Plaintiff's complaint alleges that the cause of action arises under 42 U.S.C. § 1983 and that there is federal jurisdiction pursuant to 28 U.S.C. § 1343(3). If plaintiff's constitutional claim is substantial, that section supports federal jurisdiction as to it and there would then be pendent jurisdiction over plaintiff's claim that Pennsylvania's policy conflicts with federal law. Hagans v. Lavine, 415 U.S. 528, 536, 94 S.Ct. 1372, 1378, 39 L.Ed.2d 577 (1974). "A claim is sufficient to confer . . . jurisdiction . . . if it is not 'wholly insubstantial' or 'wholly frivolous'." Williams v. Wohlgemuth, 540 F.2d 163, 166 (3d Cir. 1976). Unlike the constitutional claim in Chapman v. Houston Welfare Rights Org., 441 U.S. 600, 99 S.Ct. 1905, 60 L.Ed.2d 508 (1979), which rested only on the supremacy clause, here plaintiff alleges violations of the due process and equal protection clauses of the Fourteenth Amendment. Although we ultimately reject plaintiff's constitutional challenge, the specific question presented has not previously been ruled upon, nor has the Pennsylvania policy in question been the subject of any prior decision by this court. Accordingly, we find that the plaintiff has raised a substantial constitutional claim, that the district court had jurisdiction under 28 U.S.C. § 1343(3) (1976), and that we must first consider plaintiff's pendent statutory claim. Hagans v. Lavine, supra
The AFDC program provides benefits financed by the federal government to "needy dependent children and the parents or relatives with whom they are living." 42 U.S.C. § 601 (1976). These terms are defined in 42 U.S.C. § 606(a) and (c) (1976). Tarik was concededly a "dependent" child entitled to benefits. When Tarik moved in with his father, his father then became eligible for benefits on his own behalf as the relative with whom the dependent child was then living
Because DPW computes the amount of benefits on the basis of the number of members in a household, Mr. Jackson's two member household would have qualified for a monthly benefit of $247 ($164 for the father and $83 for Tarik). Jackson's assistance was therefore $83.00 per month less than it would have been had DPW included benefits for his son in the grant
Mr. Jackson formally petitioned the Philadelphia Family Court to grant him legal custody of his son on March 20, 1979. The court awarded him custody after holding a family conference in April
In Brown v. Wohlgemuth, 371 F.Supp. 1035, 1039 (W.D.Pa.), aff'd mem., 492 F.2d 1238 (3d Cir. 1974), the court held that DPW violated the rights of AFDC recipients to due process and under the applicable regulations when it terminated their regularly scheduled payment without affording them adequate notice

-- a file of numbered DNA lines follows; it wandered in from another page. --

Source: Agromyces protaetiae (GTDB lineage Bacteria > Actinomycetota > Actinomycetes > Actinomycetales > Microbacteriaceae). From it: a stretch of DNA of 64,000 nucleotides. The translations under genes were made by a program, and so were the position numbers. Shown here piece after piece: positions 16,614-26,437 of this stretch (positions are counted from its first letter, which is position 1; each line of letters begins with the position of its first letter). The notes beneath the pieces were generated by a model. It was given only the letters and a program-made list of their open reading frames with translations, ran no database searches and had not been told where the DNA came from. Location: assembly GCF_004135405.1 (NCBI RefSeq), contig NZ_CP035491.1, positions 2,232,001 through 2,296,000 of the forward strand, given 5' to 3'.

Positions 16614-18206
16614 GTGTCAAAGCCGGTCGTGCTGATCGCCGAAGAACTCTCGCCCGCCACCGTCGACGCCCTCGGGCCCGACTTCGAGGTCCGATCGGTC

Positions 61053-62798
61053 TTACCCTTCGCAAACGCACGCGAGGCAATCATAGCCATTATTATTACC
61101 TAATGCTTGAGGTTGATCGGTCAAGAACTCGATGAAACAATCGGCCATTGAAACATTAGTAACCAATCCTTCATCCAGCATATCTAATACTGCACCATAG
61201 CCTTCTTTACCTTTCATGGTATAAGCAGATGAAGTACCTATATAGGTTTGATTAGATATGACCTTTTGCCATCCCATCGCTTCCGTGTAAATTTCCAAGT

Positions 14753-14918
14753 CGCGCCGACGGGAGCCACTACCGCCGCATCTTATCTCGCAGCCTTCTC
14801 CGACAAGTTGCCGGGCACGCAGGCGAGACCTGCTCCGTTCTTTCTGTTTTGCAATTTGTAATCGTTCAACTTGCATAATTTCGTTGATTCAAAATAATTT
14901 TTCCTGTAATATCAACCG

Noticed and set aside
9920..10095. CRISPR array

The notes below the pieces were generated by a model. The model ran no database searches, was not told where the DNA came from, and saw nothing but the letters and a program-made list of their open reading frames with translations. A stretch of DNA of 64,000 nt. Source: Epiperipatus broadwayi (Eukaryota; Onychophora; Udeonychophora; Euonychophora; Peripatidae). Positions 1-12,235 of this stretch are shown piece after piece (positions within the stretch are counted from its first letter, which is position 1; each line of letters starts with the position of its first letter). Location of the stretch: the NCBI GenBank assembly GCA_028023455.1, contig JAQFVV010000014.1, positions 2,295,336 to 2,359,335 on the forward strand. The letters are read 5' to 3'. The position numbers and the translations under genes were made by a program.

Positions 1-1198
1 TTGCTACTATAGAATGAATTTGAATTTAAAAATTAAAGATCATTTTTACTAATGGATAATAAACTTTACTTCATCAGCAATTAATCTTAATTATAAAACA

The federal regulations provide:
(4) In cases of intended action to discontinue, terminate, suspend or reduce assistance:
(i) The State or local agency shall give timely and adequate notice. . . . Under this requirement:
(A) "Timely" means that the notice is mailed at least 10 days before the date of action, that is, the date upon which the action would become effective;
(B) "Adequate" means a written notice that includes a statement of what action the agency intends to take, the reasons for the intended agency action, the specific regulations supporting such action, explanation of the individual's right to request an evidentiary hearing (if provided) and a State agency hearing, and the circumstances under which assistance is continued if a hearing is requested(.)
C.F.R. § 205.10(a)(4)(i) (1979)
The state code provides:
((b))(iii) . . . The Advance Notice ... will be mailed at least ten days before the proposed action is taken. This means that the following will occur:
(A) For cash grants, the (notice) will be sent to the client promptly, but no later than ten calendar days before the telephone hold deadline of the payment date for the action decided on by the County Assistance Office.
Pa.Code tit. 55, § 133.4(b)(iii).
See Pa.Code tit. 55, § 175.23(a). In Dandridge v. Williams, 397 U.S. 471, 90 S.Ct. 1153, 25 L.Ed.2d 491 (1970), the Court upheld payment of a family maximum under regulations which provide that increments for additional family members become proportionately smaller until payments reach a state defined maximum grant level
Although Pennsylvania's regulations provide that the state will not issue replacement checks to recipients who have not received a check, lost an unendorsed check, or destroyed an endorsed or unendorsed check, they also provide that DPW may authorize from the Emergency Fund a one-time grant in the amount of the original grant if the nonreceipt was reported within a month of the date of the original check and the recipient is living in Pennsylvania. Pa.Code tit. 55, § 231.24(b)(1)(ii). Upon the report of a lost or stolen check an investigation is initiated by the relevant state department into the circumstances of the nonreceipt. Id. § 231.24(b)(1)